For Isabel Luevano, rehabilitating lost and injured baby birds is a small way of making up for the effects humans have on the earth.
"Even though people do so much harm to nature and wildlife and the ecosystem in general, it's a really good feeling to know you're helping a part of it, doing better things rather than worse things," said Luevano, a rehabilitation technician for International Bird Rescue, after releasing a flock of juvenile birds into the wild at the Laguna de Santa Rosa on Wednesday.
All but one of the 22 birds, a mix of snowy egrets and black-crowned night herons, were born in one of Santa Rosa's more peculiar natural features: a nesting site for hundreds of egrets and herons in two huge trees in the median along West Ninth Street, in the midst of one of the city's most densely populated areas.
These birds either fell or jumped from their nests before they were ready to fly. In a wilderness nest, they would be relatively safe on the ground until they learned to fly, but given the urban location many of these hatchlings plop down helplessly on the busy street, vulnerable to cars, people and predators.
Volunteers from Santa Rosa's Bird Rescue Center patrol the area rigorously during the nesting season, said Mary Ellen Rayner, executive director of the center. They scoop up the lost and injured chicks and send them to the International Bird Rescue Center in Fairfield, which specializes in raising waterfowl such as these.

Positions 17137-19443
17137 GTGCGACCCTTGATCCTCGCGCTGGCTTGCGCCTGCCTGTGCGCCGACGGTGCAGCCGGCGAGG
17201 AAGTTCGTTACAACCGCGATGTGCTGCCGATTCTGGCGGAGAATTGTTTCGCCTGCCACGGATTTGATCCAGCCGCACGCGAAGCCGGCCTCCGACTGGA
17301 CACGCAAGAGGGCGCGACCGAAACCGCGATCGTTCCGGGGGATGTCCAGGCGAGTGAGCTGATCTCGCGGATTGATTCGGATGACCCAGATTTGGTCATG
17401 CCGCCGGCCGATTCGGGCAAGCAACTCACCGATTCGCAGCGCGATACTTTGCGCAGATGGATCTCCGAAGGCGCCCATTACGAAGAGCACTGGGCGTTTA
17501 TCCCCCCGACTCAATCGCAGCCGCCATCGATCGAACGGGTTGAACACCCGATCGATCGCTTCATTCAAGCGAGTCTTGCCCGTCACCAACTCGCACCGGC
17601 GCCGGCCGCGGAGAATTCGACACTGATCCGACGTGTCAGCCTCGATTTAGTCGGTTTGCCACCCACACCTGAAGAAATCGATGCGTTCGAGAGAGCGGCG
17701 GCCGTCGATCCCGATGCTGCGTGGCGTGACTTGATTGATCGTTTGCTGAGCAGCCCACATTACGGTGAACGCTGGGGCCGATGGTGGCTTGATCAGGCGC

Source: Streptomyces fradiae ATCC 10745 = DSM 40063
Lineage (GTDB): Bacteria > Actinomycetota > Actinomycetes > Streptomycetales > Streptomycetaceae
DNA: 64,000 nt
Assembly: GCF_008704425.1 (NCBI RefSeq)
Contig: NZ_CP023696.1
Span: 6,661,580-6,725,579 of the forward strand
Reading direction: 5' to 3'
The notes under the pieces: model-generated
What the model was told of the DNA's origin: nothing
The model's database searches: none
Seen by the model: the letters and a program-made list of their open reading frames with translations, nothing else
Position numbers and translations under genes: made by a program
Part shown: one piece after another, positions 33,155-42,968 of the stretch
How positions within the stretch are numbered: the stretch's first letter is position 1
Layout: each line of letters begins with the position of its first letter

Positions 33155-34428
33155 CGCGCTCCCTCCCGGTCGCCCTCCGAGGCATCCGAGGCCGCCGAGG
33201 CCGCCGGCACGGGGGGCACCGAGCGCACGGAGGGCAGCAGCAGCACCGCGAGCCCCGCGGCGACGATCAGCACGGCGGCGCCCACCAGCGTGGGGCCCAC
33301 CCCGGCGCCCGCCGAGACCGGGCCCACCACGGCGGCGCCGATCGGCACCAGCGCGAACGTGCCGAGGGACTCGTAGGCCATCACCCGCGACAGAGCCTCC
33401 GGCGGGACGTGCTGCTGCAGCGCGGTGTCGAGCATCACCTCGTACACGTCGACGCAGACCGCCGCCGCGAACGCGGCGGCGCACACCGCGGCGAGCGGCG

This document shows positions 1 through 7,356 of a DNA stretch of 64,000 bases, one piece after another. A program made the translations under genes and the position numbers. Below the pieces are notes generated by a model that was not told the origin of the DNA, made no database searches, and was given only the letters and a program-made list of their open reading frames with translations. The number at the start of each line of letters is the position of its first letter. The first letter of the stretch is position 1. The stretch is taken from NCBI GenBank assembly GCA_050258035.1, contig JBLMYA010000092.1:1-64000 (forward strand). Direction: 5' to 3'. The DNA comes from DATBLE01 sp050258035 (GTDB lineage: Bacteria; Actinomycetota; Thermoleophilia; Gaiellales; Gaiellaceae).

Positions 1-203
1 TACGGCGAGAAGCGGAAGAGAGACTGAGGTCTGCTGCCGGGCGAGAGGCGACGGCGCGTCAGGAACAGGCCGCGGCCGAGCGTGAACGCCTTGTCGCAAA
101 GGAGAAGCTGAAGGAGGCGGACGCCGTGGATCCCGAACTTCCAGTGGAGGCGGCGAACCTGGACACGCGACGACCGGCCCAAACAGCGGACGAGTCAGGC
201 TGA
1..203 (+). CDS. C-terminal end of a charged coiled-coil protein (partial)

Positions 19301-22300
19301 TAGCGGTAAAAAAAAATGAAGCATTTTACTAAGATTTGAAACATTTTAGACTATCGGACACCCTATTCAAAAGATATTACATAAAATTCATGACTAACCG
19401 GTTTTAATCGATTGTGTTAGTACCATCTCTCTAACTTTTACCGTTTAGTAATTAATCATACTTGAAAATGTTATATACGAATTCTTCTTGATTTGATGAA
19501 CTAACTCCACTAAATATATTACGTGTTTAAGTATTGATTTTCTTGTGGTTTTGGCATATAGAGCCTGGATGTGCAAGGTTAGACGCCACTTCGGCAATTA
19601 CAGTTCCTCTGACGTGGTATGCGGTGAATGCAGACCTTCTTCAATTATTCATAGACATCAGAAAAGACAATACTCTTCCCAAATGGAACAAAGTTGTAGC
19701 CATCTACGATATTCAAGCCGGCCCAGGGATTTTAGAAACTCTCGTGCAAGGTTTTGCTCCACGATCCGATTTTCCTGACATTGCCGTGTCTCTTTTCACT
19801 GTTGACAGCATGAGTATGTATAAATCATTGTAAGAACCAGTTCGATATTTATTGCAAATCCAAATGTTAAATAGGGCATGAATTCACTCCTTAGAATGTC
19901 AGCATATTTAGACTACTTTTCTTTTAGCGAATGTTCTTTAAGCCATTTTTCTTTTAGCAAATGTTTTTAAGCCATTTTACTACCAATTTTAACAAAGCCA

Every year more than 100 Santa Rosa-born chicks wind up in the care of the facility, which feeds and protects them until they grow large enough to fly, and nurses injured animals back to health.
The birds released Wednesday were six or seven weeks old.
In previous years, the center has released rescued Santa Rosa birds elsewhere in the state, but this year it decided to do something new: release the young birds in the Laguna de Santa Rosa, just a few miles from the nests where they hatched.
The birds were tagged with identity bands, allowing researchers and bird watchers to identify them later, so rescuers will be able to tell where the animals end up.
Next year, they hope to see that at least some of the birds were able to get back and breed in their old home trees.
Nobody knows why the birds chose the trees in the middle of Ninth Street more than five years ago, but it appears the birds are part of a colony that was chased out of other areas by human activity over the years, said Susan Kirks, president of the Madrone Audubon Society, which helps monitor the Santa Rosa nesting site.
The birds probably were attracted to the trees because of their strategic location near the Laguna, a favorite spot for herons and egrets, said Denise Cadman, environmental specialist for the city of Santa Rosa, which owns both the nesting site and the land along the Laguna where the young birds were released.
West Ninth Street "seems like an unlikely spot .<TH>.<TH>. but it's right there on Santa Rosa Creek and that's a conduit out to the Laguna de Santa Rosa. So, all of a sudden you've got all of your resources, the equivalent of a grocery store and a highway, Santa Rosa Creek, to get there," she said.